The Devil Targets Japan with Bad Rabbit-like Wiper-Ransomware

Tara Seals

A new family of ransomware, dubbed ONI, has been discovered being used as a wiper to cover up an elaborate hacking operation in targeted attacks against Japanese companies.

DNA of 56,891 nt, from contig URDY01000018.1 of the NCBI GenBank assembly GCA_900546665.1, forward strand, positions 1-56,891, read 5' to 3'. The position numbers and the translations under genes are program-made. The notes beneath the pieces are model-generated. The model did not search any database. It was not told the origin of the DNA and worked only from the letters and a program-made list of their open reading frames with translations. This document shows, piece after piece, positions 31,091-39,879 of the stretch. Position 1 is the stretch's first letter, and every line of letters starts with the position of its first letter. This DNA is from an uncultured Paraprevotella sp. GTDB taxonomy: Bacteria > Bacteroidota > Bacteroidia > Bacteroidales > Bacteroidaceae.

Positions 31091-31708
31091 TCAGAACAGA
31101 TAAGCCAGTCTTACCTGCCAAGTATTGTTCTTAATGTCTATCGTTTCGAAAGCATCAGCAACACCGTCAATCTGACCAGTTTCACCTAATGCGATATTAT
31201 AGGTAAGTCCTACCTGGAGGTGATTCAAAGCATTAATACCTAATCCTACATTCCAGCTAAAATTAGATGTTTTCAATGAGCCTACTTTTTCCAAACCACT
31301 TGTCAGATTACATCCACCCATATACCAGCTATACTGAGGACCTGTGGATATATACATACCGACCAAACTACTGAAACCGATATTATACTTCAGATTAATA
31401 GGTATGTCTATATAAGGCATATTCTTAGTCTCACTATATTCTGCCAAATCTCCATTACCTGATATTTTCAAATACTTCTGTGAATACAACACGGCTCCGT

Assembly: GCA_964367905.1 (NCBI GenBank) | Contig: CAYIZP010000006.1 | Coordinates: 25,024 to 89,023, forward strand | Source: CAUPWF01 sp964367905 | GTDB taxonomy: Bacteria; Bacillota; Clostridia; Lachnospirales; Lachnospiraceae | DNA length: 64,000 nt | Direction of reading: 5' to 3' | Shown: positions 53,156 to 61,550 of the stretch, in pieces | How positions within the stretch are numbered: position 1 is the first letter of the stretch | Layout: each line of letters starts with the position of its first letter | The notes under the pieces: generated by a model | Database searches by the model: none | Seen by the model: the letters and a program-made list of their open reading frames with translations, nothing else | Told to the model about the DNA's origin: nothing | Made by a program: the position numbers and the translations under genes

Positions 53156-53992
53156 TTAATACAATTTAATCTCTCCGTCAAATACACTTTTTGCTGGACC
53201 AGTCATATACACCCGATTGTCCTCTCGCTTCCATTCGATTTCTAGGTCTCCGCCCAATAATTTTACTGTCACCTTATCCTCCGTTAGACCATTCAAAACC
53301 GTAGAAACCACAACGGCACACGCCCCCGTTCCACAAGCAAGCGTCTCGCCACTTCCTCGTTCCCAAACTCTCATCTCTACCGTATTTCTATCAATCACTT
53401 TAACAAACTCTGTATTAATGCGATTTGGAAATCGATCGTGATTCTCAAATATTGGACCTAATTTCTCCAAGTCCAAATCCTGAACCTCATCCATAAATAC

The name ONI, can mean “devil” in Japanese, and it also appears in the email address found in its ransom note. Attacks observed by Cybereason suggest that the malware lives up to its name. They generally to date have lasted between three to nine months, and all ended with an attempt to encrypt hundreds of machines at once. Aside from encrypting files on the infected machines, ONI can encrypt files on removable media and network drives—and there’s evidence that the true purpose of the attack is to exfiltrate and destroy data.

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